More About the Author
"Either over neither, both over either/or, live-and-let-live over stand-or die, high spirits over low, energy over apathy, wit over dullness, jokes over homilies, good humor over jokes, good nature over bad, feeling over sentiment, truth over poetry, consciousness over explanations, tragedy over pathos, comedy over tragedy, entertainment over art, private over public, generosity over meanness, charity over murder, love over charity, irreplaceable over interchangeable, divergence over concurrence, principle over interest, people over principle."
Marvin Mudrick, NOBODY HERE BUT US CHICKENS
Marvin Mudrick was born on July 17, 1921 in Philadelphia. He received his A.B. degree from Temple University in 1942. After serving in the Army Air Corps during the war he attended the University of California at Berkeley, where he received his Ph.D. in English. In 1949 he joined the English faculty of the University of California at Santa Barbara. In 1967 he founded the College of Creative Studies and became its first provost.
...Although he was deeply suspicious of the word "teacher," he was a brilliant one both in the classroom and through the stream of books and essays he produced while continuing the almost superhuman task of running the College, teaching in it, and maintaining a close contact with its students past and present. Marvin Mudrick also remained for many years an active member of the UCSB English Department, and several students from his College went on to become graduate students there. From the first he conceived of the College as a necessary addition to campus life, fulfilling the special needs of a portion of its students, never as a body which competed with the University or opposed its fundamental purposes...
Marvin Mudrick was the author of five books: Jane Austen, Irony as Defence and Discovery; On Culture and Literature; The Man in the Machine; Books Are Not Life But Then What Is?; and Nobody Here But Us Chickens.
The bulk of the later ones are collections of critical essays of a particular kind which he developed during his long association with The Hudson Review. The first of them appeared in the Spring of 1953. Thereafter they were produced in astonishing quantities and on an astonishing variety of subjects. The 103rd appeared posthumously in Winter 1987. Marvin Mudrick never confined himself to the works he was ostensibly reviewing, but saw these as opportunities to learn more about their authors' entire achievements, which included the way they lived their lives. It was his subjects' lives in the fullest sense which engrossed him. He saw art as the medium through which a man stands most completely revealed as himself. He was on the alert to intercept evidence of an artist's nature from every clue his work provided. Marvin Mudrick's essays use layer upon layer of quotations which he selected in a particular way. His quotations are always unexpected, yet always came to be recognized as important moments of truth, like telltale changes of expression on a face which is being watched with relentless attention. Character portraits of a special kind are Marvin Mudrick's medium and embody his critical method. Through them he reminds his readers that no artistic statement can be separated from the human being who has made it. Often he pursues what he perceives as personality defects in the person under his eye with a cruel and relentless wit, hunting down his words and actions, using these against him with devastating effect. At other times he joyfully pursues evidence of personal heroism, of a mind which has dared to be true to itself. He himself always demonstrated the qualities of self-commitment he valued most.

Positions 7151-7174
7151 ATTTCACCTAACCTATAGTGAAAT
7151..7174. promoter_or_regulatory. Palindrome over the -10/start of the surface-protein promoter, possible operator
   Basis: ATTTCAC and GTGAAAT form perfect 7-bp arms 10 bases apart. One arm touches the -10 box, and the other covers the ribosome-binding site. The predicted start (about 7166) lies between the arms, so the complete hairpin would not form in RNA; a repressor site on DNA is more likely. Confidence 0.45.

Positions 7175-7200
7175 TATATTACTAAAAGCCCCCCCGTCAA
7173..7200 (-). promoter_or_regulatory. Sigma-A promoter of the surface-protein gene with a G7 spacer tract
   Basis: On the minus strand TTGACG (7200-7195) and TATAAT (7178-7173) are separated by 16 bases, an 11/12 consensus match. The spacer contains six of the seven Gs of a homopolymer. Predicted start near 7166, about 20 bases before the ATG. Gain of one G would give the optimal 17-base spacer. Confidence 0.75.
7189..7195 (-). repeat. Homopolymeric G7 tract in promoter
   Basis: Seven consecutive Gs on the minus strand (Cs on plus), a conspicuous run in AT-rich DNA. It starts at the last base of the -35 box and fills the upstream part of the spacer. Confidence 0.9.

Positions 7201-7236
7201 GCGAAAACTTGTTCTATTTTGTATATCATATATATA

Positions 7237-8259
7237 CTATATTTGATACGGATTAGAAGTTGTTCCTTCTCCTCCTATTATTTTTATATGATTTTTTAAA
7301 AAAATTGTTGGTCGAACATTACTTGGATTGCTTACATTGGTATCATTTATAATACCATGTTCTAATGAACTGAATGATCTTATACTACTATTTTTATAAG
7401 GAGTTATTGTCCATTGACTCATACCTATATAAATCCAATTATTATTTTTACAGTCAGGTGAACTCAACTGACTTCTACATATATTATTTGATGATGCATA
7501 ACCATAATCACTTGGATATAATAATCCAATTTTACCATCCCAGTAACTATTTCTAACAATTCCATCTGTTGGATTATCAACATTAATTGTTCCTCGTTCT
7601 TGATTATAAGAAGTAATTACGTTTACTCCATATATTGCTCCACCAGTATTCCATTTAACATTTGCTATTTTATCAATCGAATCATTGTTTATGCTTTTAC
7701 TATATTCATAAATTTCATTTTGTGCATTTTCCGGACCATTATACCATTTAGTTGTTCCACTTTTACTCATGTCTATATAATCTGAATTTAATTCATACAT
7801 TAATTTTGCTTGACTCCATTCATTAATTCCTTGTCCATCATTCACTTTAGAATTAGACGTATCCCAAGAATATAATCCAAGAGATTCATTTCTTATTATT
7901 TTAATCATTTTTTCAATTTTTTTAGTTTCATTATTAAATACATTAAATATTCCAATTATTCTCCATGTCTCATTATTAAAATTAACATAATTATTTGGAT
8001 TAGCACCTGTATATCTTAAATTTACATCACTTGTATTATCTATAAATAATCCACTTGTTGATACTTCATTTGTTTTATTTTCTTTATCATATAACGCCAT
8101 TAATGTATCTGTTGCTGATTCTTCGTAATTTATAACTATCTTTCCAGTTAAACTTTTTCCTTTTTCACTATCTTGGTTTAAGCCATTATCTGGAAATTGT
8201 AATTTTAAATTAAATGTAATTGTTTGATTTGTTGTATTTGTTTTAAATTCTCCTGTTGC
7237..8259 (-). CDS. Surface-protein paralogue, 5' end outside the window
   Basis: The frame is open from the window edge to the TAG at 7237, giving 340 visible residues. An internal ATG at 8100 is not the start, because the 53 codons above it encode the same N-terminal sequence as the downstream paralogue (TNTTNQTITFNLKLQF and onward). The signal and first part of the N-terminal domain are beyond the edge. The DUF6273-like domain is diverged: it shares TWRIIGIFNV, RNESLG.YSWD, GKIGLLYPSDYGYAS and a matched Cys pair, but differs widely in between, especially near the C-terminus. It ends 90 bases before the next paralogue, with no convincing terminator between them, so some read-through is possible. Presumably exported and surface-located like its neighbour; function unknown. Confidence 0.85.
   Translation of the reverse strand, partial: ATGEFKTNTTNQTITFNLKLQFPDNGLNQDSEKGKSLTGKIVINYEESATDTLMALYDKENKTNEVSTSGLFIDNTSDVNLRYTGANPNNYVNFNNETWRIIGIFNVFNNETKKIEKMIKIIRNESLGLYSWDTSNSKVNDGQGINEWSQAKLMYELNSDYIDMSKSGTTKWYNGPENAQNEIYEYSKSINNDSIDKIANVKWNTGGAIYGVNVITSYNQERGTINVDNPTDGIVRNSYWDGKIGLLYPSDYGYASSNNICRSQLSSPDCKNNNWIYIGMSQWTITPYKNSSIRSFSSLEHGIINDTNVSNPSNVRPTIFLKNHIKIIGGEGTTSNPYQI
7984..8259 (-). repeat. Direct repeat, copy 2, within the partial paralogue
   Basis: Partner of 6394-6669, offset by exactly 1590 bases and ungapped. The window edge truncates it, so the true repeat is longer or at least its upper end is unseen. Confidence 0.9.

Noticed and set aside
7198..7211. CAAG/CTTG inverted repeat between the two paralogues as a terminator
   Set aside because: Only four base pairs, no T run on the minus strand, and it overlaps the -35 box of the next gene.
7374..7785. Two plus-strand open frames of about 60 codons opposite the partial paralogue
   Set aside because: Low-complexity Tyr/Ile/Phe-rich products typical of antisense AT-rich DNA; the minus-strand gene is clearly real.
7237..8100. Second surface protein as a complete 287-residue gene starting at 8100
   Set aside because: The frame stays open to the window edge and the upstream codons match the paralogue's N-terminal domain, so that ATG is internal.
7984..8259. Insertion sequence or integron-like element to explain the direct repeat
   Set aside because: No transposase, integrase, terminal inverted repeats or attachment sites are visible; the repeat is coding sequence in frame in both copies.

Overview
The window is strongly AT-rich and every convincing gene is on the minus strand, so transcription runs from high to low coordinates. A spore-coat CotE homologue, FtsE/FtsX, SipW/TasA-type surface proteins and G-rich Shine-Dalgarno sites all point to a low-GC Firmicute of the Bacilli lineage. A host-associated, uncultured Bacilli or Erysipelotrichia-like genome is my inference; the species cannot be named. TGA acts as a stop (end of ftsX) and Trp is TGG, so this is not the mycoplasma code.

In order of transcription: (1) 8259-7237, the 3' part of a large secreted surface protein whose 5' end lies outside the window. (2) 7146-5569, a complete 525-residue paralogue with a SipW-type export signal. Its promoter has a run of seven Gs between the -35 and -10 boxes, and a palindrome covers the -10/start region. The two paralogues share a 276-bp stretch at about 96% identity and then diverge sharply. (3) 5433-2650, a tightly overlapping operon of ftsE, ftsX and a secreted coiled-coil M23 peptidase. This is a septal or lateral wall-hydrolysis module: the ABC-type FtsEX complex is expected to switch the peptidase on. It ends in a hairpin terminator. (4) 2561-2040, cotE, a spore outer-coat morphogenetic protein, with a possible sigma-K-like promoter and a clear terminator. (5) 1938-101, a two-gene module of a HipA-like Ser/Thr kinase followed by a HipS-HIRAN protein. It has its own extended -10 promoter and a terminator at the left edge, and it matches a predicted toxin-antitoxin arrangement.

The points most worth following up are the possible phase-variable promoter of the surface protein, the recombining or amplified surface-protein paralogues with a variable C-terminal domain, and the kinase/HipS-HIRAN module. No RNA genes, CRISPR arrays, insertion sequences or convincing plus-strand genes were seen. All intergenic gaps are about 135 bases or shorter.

Like the voices of his favorite authors, the voice in his writing reproduces his own living voice in an almost uncanny way. That voice is cantankerous, loving, aggressive, spiteful, charming; it abounds with energy and fierce humor. His very funny wordplay remains, and his gift for parody as well as his enormous love for, and need for the arts, as though his own life has depended on them....
In the preface to one of his books, Marvin Mudrick has described the theoretical choices which determined his findings on the multitude of people he studied. These choices were: "high spirits over low, energy over apathy, wit over dullness, jokes over homilies, good humor over jokes, good nature over bad, feeling over sentiment, truth over poetry, consciousness over explanations, tragedy over pathos, comedy over tragedy, entertainment over art, private over public, generosity over meanness, charity over murder, love over charity, irreplaceable over interchangeable, divergence over concurrence, principle over interest, people over principle."
...[H]e was always genuinely faithful to his own immediate responses and passions. Looking at him, and at his continuing presence within his work, it is tempting to quote from the dramatic hero who aggravated him most:
'A was a man, take him for all in all
I shall not look upon his like again.
by John Ridland Alan Stephens Logan Speirs
Marvin Mudrick was survived by his wife of 40 years, Jeanne Little Mudrick and his four children, Lee, Ann, Ellen and Janie.
Learn more about Marvin Mudrick from authors Bob Blaisdell and Jervey Tervalon: http://tumblr.lareviewofbooks.org/post/24379207635/marvin-mudrick-believes-in-you-believe-it-or-not